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dc.contributor.authorHtar, Myint Tin Tin
dc.contributor.authorJackson, Sally
dc.contributor.authorBalmer, Paul
dc.contributor.authorSerra, Lidia Cristina
dc.contributor.authorVyse, Andrew
dc.contributor.authorSlack, Mary
dc.contributor.authorRiera-Montes, Margarita
dc.contributor.authorSwerdlow, David L
dc.contributor.authorFindlow, Jamie
dc.date.accessioned2021-01-04T00:56:03Z
dc.date.available2021-01-04T00:56:03Z
dc.date.issued2020
dc.identifier.issn1471-2458en_US
dc.identifier.doi10.1186/s12889-020-09946-1en_US
dc.identifier.urihttp://hdl.handle.net/10072/400562
dc.description.abstractBackground: Monovalent meningococcal C conjugate vaccine (MCCV) was introduced into the routine immunization program in many countries in Europe and worldwide following the emergence of meningococcal serogroup C (MenC) in the late 1990s. This systematic literature review summarizes the immediate and long-term impact and effectiveness of the different MCCV vaccination schedules and strategies employed. Methods: We conducted a systematic literature search for peer-reviewed, scientific publications in the databases of MEDLINE (via PubMed), LILACS, and SCIELO. We included studies from countries where MCCV have been introduced in routine vaccination programs and studies providing the impact and effectiveness of MCCV published between 1st January 2001 and 31st October 2017. Results: Forty studies were included in the review; 30 studies reporting impact and 17 reporting effectiveness covering 9 countries (UK, Spain, Italy, Canada, Brazil, Australia, Belgium, Germany and the Netherlands). Following MCCV introduction, significant and immediate reduction of MenC incidence was consistently observed in vaccine eligible ages in all countries with high vaccine uptake. The reduction in non-vaccine eligible ages (especially population > 65 years) through herd protection was generally observed 3–4 years following introduction. Vaccine effectiveness (VE) was mostly assessed through screening methods and ranged from 38 to 100%. The VE was generally highest during the first year after vaccination and waned over time. The VE was better maintained in countries employing catch-up campaigns in older children and adolescents, compared to routine infant only schedules. Conclusions: MCCV were highly effective, showing a substantial and sustained decrease in MenC invasive meningococcal disease. The epidemiology of meningococcal disease is in constant transition, and some vaccination programs now include adolescents and higher valent vaccines due to the recent increase in cases caused by serogroups not covered by MCCV. Continuous monitoring of meningococcal disease is essential to understand disease evolution in the setting of different vaccination programs.en_US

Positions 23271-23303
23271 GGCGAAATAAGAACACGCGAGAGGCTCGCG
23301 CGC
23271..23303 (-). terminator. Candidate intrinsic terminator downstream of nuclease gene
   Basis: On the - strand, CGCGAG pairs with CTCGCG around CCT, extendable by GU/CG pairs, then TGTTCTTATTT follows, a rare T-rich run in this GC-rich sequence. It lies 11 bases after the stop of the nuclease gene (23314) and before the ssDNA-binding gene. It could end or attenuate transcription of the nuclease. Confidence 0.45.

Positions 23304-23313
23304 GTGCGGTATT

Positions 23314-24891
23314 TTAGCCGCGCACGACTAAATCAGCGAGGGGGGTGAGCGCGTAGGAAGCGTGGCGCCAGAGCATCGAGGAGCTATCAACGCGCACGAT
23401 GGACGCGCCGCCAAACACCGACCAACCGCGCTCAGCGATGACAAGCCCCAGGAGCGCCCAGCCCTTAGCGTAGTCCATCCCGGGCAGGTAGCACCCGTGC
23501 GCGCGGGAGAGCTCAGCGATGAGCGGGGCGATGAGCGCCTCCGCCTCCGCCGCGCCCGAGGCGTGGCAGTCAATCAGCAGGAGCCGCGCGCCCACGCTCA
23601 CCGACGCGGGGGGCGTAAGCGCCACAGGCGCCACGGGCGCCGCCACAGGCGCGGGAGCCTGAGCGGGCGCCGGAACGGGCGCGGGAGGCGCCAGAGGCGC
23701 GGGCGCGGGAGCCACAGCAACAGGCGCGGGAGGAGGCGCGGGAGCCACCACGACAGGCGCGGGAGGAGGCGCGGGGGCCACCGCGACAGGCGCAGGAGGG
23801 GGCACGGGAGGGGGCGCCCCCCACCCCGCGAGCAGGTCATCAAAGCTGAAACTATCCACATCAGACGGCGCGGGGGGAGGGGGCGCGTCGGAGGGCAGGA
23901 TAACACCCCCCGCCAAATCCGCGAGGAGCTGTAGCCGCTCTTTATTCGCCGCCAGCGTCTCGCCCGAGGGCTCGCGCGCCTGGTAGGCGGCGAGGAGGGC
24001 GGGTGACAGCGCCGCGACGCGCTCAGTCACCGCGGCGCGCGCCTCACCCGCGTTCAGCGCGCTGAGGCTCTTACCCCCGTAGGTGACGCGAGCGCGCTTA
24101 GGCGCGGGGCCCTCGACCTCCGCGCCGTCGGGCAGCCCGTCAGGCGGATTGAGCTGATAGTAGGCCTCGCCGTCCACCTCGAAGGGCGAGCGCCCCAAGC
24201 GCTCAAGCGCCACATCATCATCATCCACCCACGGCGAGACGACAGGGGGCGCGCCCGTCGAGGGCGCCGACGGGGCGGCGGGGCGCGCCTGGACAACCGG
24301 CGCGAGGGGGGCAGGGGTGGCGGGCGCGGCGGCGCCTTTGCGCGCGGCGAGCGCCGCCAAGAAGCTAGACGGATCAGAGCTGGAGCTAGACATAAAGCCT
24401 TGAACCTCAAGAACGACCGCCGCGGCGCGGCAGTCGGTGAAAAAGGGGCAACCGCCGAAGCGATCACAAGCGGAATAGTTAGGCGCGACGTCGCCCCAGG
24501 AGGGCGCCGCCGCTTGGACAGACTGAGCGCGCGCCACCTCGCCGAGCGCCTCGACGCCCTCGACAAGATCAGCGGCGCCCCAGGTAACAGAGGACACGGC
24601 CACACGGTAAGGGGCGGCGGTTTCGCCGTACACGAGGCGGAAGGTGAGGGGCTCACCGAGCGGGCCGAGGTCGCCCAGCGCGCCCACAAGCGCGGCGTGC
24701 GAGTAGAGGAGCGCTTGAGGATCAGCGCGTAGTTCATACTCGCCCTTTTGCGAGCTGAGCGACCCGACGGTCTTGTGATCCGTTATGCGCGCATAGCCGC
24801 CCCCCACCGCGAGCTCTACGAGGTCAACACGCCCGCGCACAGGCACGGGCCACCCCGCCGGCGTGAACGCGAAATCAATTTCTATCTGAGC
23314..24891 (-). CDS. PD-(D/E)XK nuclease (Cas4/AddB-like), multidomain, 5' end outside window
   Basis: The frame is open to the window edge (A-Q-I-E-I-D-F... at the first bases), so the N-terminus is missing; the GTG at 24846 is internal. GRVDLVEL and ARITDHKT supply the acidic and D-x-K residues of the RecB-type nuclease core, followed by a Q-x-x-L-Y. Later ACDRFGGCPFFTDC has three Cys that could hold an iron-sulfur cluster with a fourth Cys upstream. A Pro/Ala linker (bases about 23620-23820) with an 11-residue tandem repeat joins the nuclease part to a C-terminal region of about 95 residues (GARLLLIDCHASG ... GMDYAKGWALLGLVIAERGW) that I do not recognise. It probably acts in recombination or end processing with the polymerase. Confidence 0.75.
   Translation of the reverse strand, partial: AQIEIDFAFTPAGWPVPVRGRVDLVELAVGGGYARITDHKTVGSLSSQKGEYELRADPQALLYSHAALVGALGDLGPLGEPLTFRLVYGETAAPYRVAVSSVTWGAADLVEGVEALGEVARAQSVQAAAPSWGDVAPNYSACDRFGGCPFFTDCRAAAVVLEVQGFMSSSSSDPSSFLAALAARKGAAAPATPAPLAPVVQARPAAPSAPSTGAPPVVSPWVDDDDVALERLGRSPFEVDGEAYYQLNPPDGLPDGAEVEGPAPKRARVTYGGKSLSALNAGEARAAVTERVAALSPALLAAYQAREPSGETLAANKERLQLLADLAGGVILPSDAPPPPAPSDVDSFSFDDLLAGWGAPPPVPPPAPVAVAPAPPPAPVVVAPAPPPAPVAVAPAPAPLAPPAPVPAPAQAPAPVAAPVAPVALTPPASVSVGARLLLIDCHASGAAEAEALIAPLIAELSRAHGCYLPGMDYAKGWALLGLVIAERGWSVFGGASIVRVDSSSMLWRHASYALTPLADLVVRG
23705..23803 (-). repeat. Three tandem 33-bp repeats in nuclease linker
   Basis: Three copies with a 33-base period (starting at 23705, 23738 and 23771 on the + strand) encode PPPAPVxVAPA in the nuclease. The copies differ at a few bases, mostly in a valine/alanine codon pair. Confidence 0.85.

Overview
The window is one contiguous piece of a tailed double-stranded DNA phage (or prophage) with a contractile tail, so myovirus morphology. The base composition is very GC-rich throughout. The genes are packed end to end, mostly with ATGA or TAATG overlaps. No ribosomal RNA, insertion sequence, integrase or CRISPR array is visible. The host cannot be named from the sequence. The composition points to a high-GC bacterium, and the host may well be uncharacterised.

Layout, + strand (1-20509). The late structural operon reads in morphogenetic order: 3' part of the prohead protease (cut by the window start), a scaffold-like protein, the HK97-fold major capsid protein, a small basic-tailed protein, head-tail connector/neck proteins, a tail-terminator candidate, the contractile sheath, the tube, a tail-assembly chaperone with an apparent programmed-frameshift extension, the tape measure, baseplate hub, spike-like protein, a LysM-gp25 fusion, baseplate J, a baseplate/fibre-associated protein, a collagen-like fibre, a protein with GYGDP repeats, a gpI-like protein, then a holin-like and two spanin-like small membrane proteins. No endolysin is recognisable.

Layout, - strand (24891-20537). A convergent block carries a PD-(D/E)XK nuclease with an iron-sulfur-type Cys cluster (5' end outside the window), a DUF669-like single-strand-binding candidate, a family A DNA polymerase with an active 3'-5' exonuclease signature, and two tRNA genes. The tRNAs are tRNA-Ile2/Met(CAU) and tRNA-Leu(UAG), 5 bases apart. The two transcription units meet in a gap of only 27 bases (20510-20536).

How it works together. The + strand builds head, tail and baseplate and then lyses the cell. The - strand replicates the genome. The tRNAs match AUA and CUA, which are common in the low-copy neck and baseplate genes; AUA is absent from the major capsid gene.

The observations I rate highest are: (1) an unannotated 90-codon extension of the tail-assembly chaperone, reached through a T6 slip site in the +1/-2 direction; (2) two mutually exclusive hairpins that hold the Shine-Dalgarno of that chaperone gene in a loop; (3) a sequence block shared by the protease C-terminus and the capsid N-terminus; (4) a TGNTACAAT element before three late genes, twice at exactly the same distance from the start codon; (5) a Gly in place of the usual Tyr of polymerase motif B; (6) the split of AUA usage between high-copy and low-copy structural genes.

dc.description.peerreviewedYesen_US
dc.languageEnglishen_US
dc.language.isoeng
dc.publisherBMCen_US
dc.relation.ispartofpagefrom1890en_US
dc.relation.ispartofissue1en_US
dc.relation.ispartofjournalBMC Public Healthen_US
dc.relation.ispartofvolume20en_US
dc.subject.fieldofresearchPublic Health and Health Servicesen_US
dc.subject.fieldofresearchcode1117en_US
dc.subject.keywordsScience & Technologyen_US
dc.subject.keywordsLife Sciences & Biomedicineen_US
dc.subject.keywordsPublic, Environmental & Occupational Healthen_US
dc.subject.keywordsMeningococcal diseaseen_US
dc.subject.keywordsimmunizationen_US
dc.titleSystematic literature review of the impact and effectiveness of monovalent meningococcal C conjugated vaccines when used in routine immunization programsen_US
dc.typeJournal articleen_US
dc.type.descriptionC1 - Articlesen_US
dcterms.bibliographicCitationHtar, MTT; Jackson, S; Balmer, P; Serra, LC; Vyse, A; Slack, M; Riera-Montes, M; Swerdlow, DL; Findlow, J, Systematic literature review of the impact and effectiveness of monovalent meningococcal C conjugated vaccines when used in routine immunization programs, BMC Public Health, 2020, 20 (1), pp. 1890en_US
dcterms.dateAccepted2020-11-19
dcterms.licensehttp://creativecommons.org/licenses/by/4.0/en_US
dc.date.updated2021-01-03T23:35:13Z
dc.description.versionVersion of Record (VoR)en_US
gro.rights.copyright© The Author(s). 2020 Open Access This article is licensed under a Creative Commons Attribution 4.0 International License, which permits use, sharing, adaptation, distribution and reproduction in any medium or format, as long as you give appropriate credit to the original author(s) and the source, provide a link to the Creative Commons licence, and indicate if changes were made.en_US
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gro.griffith.authorSlack, Mary P.


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